Extremism, which is variously regarded as the adversary of peaceful moderation or the vanguard of righteous dissent, often is immediately recognizable, but sometimes it may be ambiguous, insidious, or undefined. Growing apprehensions about mainstream extremism reflect a linguistic contraindication that may be a symptom of cultural disorientation. Insights from neuroscience suggest that some forms of extremism may arise from an imbalance of brain pathways involved in moral reasoning, such that those signaling sacred valuations and rule processing attain dominance over those representing empathy and deliberative reasoning. If the brain be compared to an orchestra, extremism would be analogous to the unpitched percussion section taking over, the bass drum and clash cymbals intruding into orchestral harmony and drowning out the string and brass sections with harsh, metronomic, auditory hyperintensity. And yet there is a proper role for these instruments. The ideal balance, whether of neural signals or orchestral voices, requires discernment of value beyond factual information. A number of ethical approaches supply moral clarity to assist with making ethical distinctions when convictions reach into the extreme, and while helpful, these leave unanswered deeper questions of ultimate meaning.
The nursing home where I worked this past summer was fortunate. The long-term care facility shielded its residents from the chaos of the pandemic unfolding outside and managed to avoid any positive COVID-19 cases among its residents and staff for the summer. Of course, this came at a cost. Visitors were barred, activities were canceled, and residents were largely made to stay in their rooms. Even though residents received the same medical care as before—physicians still inspected wounds and nurses continued to pass medications—their mental health and overall wellbeing noticeably diminished. No longer able to enjoy bingo or attend religious services, they sat in their rooms watching TV, becoming more confused by the day.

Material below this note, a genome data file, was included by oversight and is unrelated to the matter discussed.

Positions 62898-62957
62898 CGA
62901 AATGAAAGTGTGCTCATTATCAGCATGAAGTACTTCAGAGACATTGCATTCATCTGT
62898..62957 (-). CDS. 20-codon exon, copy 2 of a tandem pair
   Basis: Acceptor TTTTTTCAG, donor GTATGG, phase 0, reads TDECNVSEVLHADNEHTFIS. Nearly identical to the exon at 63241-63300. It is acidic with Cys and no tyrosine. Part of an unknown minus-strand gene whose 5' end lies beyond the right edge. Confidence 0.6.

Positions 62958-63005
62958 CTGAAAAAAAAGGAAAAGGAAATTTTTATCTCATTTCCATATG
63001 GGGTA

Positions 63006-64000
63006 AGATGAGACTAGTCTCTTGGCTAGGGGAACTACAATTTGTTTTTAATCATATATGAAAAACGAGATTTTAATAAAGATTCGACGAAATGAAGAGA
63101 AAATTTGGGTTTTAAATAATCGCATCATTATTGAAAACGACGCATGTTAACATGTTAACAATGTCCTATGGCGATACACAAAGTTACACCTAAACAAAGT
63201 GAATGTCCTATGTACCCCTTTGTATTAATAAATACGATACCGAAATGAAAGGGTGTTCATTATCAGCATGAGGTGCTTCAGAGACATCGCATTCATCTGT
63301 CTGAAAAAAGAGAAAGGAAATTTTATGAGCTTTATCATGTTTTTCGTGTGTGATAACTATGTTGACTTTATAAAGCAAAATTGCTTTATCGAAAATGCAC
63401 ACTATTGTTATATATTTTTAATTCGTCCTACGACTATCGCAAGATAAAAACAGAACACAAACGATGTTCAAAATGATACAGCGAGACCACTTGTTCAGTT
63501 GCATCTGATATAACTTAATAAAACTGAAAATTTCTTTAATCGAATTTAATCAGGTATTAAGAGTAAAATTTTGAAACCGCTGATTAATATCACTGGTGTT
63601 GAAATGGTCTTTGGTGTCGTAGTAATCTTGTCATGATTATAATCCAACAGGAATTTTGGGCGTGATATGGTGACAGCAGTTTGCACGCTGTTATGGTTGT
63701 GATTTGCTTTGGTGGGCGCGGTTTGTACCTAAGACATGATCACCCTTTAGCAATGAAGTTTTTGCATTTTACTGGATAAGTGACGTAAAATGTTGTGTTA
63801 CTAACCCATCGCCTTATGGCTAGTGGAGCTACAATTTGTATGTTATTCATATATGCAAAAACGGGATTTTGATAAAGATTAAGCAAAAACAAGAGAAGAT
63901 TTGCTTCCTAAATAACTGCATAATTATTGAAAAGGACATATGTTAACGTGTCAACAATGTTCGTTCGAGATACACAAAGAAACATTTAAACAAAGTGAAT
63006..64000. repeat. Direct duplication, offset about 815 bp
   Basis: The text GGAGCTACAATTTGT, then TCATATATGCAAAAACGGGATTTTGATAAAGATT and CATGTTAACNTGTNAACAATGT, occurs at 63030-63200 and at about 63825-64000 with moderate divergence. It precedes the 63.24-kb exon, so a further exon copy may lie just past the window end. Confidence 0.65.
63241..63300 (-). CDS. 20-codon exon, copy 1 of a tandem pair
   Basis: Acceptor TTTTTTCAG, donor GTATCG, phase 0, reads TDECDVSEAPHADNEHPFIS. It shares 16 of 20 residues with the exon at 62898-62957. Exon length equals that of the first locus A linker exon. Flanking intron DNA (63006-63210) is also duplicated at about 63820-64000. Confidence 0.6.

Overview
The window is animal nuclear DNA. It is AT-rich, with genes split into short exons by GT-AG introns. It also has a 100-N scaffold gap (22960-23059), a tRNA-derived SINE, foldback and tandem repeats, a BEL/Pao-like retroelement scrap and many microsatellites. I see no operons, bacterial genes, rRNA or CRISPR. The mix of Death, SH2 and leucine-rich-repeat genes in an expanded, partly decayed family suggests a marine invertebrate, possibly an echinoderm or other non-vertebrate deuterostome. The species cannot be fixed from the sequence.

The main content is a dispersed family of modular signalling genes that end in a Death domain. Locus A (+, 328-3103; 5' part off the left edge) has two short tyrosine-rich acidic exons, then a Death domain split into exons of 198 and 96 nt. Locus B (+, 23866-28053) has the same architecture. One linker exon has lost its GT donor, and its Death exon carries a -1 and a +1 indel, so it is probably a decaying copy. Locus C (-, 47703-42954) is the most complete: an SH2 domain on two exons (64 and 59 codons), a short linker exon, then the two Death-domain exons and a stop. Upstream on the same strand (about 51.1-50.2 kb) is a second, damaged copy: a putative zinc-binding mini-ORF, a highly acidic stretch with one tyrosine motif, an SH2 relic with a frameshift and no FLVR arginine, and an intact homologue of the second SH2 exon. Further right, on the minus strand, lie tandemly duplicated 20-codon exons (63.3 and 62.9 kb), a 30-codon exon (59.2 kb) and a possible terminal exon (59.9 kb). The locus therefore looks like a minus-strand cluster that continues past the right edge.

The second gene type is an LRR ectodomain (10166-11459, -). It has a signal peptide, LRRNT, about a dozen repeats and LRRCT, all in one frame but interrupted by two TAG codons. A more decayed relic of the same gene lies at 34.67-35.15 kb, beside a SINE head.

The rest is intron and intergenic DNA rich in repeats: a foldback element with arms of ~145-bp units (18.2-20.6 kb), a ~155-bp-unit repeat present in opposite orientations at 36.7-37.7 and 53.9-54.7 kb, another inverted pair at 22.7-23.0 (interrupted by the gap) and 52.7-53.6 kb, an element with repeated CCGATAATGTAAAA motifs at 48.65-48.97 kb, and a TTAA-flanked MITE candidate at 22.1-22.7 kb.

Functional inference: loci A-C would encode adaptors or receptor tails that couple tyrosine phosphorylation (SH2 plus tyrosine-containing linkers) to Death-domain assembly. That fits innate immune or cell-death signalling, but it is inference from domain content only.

Other nursing homes have encountered greater medically-related difficulties. By October of 2020, nearly 50% of COVID-19 deaths occur in nursing homes, with Britain losing approximately 5% of its nursing home population to the virus. During those early months of the pandemic in the US, residents and employees of nursing homes accounted for 35% of COVID deaths in the country. The elderly in general were afflicted by the disease at a disproportionate rate, and this knowledge caused many to shelter in their homes uncertain about when they might be able to leave.
During the COVID-19 global pandemic, in combination with handwashing and eye protection, face masks have become necessary apparel for healthcare professionals to prevent transmission of the severe acute respiratory syndrome coronavirus 2 (SARS-CoV-2). As the mouth both breathes and speaks, a barrier to potentially infectious respiratory droplets can also be a barrier to communication. This is obvious to the hearing-impaired, who rely on reading lips to interpret words they cannot clearly hear. Masks also modify communication in subtle ways in which the wearer may be unaware. The masking of facial expressions can alter how the wearer is perceived.
The term “value of life” can refer to life’s intrinsic dignity: something non-incremental and time-unaffected in contrast to the fluctuating, incremental “value” of our lives, as they are longer or shorter and more or less flourishing. Human beings are equal in their basic moral importance: the moral indignities we condemn in the treatment of e.g. those with dementia reflect the ongoing human dignity that is being violated. Indignities licensed by the person in advance remain indignities, as when people might volunteer their living, unconscious bodies for surrogacy or training in amputation techniques. Respect for someone’s dignity is significantly impacted by a failure to value that person’s very existence, whatever genuine respect and good will is shown by wanting the person’s life to go well. Valuing and respecting life is not, however, vitalism: there can be good and compelling reasons for eschewing some means of prolonging life.